Vigna subterranea (also known by its common names: Bambara groundnut, Bambara nut, Bambara bean, Congo goober, earth pea, ground-bean, or hog-peanut) is a member of the family Fabaceae. The plant originated in West Africa (the Bambara people are found in southern Mali, Guinea, Burkina Faso and Senegal). Vigna subterranea ripens its pods underground, much like the peanut (also called a groundnut). They can be eaten fresh or boiled after drying, they can be ground either fresh or dry to make puddings popularly known as Okpa in Nigeria.
Origin and cultivation
The origin of the Bambara groundnut is West Africa and the region of cultivation is Sub-Saharan Africa's warm tropics. Bambara nut grows well anywhere groundnut (peanut) grows, and so is vastly present from Kwara state and throughout the northern parts of Nigeria.
Bambara groundnut represents the third most important grain legume in semi-arid Africa. “It is resistant to high temperature and is suitable for marginal soils where other leguminous crops cannot be grown”, thereby considered as a low-impact crop.
Bambara groundnut has nutritive value ranging between 57.9% to 61.7% carbohydrate and 24.0% to 25.5% protein content. It is considered to be a neglected and underutilized food source in Benin. It is reported an antimicrobial activity against Klebsiella pneumoniae, Pseudomonas aeruginosa, Staphylococcus aureus, Escherichia coli, Bacillus cereus, Candida albicans (yeast) and Aspergillus niger (mold). The brown hull showed the highest concentrations of rutin and myricetin among flavonoids, while the red hull resulted in having with the highest concetrations of chlorogenic and ellagic acid among tannin compounds.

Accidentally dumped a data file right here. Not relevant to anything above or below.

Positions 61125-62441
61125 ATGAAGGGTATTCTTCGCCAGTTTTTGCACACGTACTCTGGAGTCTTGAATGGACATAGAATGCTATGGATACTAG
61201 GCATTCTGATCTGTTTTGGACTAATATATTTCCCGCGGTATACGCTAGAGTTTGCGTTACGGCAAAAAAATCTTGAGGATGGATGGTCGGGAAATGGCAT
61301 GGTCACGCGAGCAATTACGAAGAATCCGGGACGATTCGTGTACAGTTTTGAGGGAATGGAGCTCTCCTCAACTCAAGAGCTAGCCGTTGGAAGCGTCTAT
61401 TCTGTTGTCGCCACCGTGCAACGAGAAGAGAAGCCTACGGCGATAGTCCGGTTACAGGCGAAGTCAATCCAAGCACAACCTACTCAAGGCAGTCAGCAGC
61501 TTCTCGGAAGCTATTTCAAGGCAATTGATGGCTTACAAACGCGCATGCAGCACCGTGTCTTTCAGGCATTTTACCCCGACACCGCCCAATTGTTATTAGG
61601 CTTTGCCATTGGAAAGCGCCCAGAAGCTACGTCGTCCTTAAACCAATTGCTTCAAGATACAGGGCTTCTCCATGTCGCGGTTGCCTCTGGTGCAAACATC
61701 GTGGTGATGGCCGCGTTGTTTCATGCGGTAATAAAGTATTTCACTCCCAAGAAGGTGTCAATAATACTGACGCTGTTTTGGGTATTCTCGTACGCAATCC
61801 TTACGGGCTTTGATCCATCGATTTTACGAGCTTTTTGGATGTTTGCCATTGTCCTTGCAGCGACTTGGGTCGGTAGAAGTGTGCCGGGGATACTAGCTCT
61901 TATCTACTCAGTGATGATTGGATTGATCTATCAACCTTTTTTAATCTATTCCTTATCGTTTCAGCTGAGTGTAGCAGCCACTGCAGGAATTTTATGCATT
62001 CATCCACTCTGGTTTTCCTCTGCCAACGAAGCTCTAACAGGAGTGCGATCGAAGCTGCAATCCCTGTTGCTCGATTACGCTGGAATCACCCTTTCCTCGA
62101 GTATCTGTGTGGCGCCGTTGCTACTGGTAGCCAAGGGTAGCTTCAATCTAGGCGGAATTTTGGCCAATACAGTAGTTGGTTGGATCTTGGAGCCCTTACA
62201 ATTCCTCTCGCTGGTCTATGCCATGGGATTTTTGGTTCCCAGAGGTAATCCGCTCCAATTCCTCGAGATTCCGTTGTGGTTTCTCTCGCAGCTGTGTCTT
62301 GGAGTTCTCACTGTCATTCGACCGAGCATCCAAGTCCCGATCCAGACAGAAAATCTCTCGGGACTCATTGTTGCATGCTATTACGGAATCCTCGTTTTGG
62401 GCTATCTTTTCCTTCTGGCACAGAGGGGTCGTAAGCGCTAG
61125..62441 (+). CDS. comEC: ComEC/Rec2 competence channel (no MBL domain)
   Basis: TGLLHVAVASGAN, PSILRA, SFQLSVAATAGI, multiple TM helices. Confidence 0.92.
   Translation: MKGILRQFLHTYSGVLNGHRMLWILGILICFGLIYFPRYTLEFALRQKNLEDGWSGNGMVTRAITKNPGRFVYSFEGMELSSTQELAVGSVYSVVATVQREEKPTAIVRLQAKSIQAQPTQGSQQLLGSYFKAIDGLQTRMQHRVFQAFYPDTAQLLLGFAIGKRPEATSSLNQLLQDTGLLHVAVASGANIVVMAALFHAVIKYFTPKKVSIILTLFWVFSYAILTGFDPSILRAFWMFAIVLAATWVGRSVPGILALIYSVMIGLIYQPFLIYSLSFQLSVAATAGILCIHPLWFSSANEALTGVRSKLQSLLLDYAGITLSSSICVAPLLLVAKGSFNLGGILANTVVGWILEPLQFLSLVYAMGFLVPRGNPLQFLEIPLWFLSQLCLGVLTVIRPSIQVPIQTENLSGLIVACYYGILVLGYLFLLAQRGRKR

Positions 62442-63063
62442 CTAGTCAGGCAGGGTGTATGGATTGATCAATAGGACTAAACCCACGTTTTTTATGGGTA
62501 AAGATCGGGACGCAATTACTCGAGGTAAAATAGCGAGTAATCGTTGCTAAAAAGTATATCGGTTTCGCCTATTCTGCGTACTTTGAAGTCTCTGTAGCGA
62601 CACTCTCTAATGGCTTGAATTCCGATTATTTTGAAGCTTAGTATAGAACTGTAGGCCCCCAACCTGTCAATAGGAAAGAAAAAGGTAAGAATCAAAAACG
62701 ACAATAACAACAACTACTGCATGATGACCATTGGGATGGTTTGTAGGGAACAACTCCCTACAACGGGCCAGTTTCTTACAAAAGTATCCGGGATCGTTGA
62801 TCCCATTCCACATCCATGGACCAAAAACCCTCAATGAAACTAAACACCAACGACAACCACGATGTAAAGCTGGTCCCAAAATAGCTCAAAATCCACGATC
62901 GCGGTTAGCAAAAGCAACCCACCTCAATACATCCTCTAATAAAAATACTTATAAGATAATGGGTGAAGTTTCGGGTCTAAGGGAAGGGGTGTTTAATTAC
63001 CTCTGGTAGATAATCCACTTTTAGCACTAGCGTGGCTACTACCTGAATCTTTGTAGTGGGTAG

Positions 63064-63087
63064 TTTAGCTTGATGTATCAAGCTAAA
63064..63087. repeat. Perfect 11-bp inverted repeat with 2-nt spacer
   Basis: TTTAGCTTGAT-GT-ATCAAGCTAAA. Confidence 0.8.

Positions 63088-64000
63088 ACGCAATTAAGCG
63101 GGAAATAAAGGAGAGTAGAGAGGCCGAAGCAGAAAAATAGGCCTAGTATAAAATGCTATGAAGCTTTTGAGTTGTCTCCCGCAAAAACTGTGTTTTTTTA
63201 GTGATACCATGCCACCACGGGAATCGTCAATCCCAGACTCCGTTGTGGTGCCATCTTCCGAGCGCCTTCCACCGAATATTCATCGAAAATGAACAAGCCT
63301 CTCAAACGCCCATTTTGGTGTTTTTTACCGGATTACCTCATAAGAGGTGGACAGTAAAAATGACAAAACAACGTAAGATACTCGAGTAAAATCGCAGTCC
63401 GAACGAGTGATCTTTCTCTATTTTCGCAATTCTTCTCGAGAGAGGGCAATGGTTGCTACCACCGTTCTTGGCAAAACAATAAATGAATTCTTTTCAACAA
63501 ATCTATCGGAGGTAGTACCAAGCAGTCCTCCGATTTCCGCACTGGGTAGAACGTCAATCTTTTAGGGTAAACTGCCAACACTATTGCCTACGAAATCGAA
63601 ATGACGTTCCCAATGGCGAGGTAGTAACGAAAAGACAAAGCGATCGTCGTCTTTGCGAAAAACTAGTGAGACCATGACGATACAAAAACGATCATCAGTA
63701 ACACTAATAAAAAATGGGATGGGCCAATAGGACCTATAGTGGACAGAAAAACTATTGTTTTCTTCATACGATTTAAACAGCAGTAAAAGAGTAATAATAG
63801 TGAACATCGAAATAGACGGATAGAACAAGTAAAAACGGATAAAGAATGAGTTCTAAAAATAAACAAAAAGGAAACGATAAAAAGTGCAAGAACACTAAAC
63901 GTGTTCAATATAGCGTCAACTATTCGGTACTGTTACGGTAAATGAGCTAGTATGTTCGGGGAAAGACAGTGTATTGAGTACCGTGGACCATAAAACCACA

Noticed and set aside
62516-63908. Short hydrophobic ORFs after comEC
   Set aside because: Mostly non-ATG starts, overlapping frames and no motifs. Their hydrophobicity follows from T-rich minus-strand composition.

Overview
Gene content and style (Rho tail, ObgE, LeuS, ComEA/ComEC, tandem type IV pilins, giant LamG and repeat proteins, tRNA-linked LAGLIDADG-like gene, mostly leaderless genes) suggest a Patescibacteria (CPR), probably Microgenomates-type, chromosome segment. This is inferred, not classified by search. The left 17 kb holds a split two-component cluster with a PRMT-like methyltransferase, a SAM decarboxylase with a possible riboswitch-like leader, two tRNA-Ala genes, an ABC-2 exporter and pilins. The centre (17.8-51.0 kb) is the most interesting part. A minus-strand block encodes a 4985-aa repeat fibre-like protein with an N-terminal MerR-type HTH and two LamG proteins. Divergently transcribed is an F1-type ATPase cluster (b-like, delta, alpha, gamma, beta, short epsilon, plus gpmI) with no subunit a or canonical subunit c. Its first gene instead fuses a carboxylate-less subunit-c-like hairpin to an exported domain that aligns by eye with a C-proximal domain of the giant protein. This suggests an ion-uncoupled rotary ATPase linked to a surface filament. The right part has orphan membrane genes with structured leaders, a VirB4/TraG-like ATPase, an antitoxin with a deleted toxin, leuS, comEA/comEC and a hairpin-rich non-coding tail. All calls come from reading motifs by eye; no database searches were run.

The seeds are used for food and beverage because of their high protein content and for digestive system applications. The entire plant is known for soil improvement because of nitrogen fixation. In West Africa, the nuts are eaten as a snack, roasted and salted, processed into cake, or as a meal, boiled similar to other beans.
In South Eastern Nigeria, particularly in Enugu, the dried bambara beans are ground into a fine powder, then mixed with palm oil, water and pumpkin leaves and then poured into banana leaf wraps or 1 litre cellophane bags before being boiled into a kind of cakey pudding to make "okpa", a common breakfast food in Enugu, Nsukka and Ngwo Nigeria. In Niger State and upper Kwara state the Nupes and Yorubas have a delicacy called Sagidi, a meal sold in every Friday and Saturday market. Just like Groundnut Cake (Kulikuli cake), the Bambara nut is processed to Kangu cake starting from Kwara through northern Nigeria, Chad and Niger. During the rainy season in many parts of central Nigeria like Jos, the fresh bambara beans are cooked with their shells still on them. The beans are then eaten as a snack just like boiled groundnuts.
Optimal soils for Bambara groundnut production are sandy soils to prevent waterlogging. Optimal soil depth is between 50 and 100 cm, with a light soil texture. soil fertility should be low and soil pH is best suited between 5 and 6.5 and should not be lower than 4.3 or higher than 7.
The production is best suited between a latitude of 20° - 30°, i.e. the tropical wet and dry (Aw) and the subtropical dry summer (Cs) climate zones. Optimal temperature is between 19 °C and 30 °C. Temperatures below 16 °C and above 38 °C are not suited for the production of bambara groundnut. The bambara groundnut is very drought resistant. The minimal annual rainfall requirement is about 300 mm and optimal annual rainfall is between 750 mm and 1400 mm and should not exceed 3000 mm.
Bambara groundnut is mainly cultivated as intercrop, however the planting density varies between 6 and 29 plants per square meter. For woodland savannas of Côte d'Ivoire the highest yield is attainable with a plant density of 25 plants per square meter.
|Production Year 2013 (Source FAOSTAT)||Area Harvested (Ha)||Yield (kg/ha)||Production (tonnes)|
|Democratic Republic of the Congo||4,828||750||14,000|
The growth cycle is between (min-max) 90–170 days and under optimal conditions the cycle is about 120–150 days to pod maturity. Flowers appear 40–60 days after planting. 30 days after pollination the pod reaches maturity and during another 55 days the seeds fully develop. Every 30 days they are produced again.
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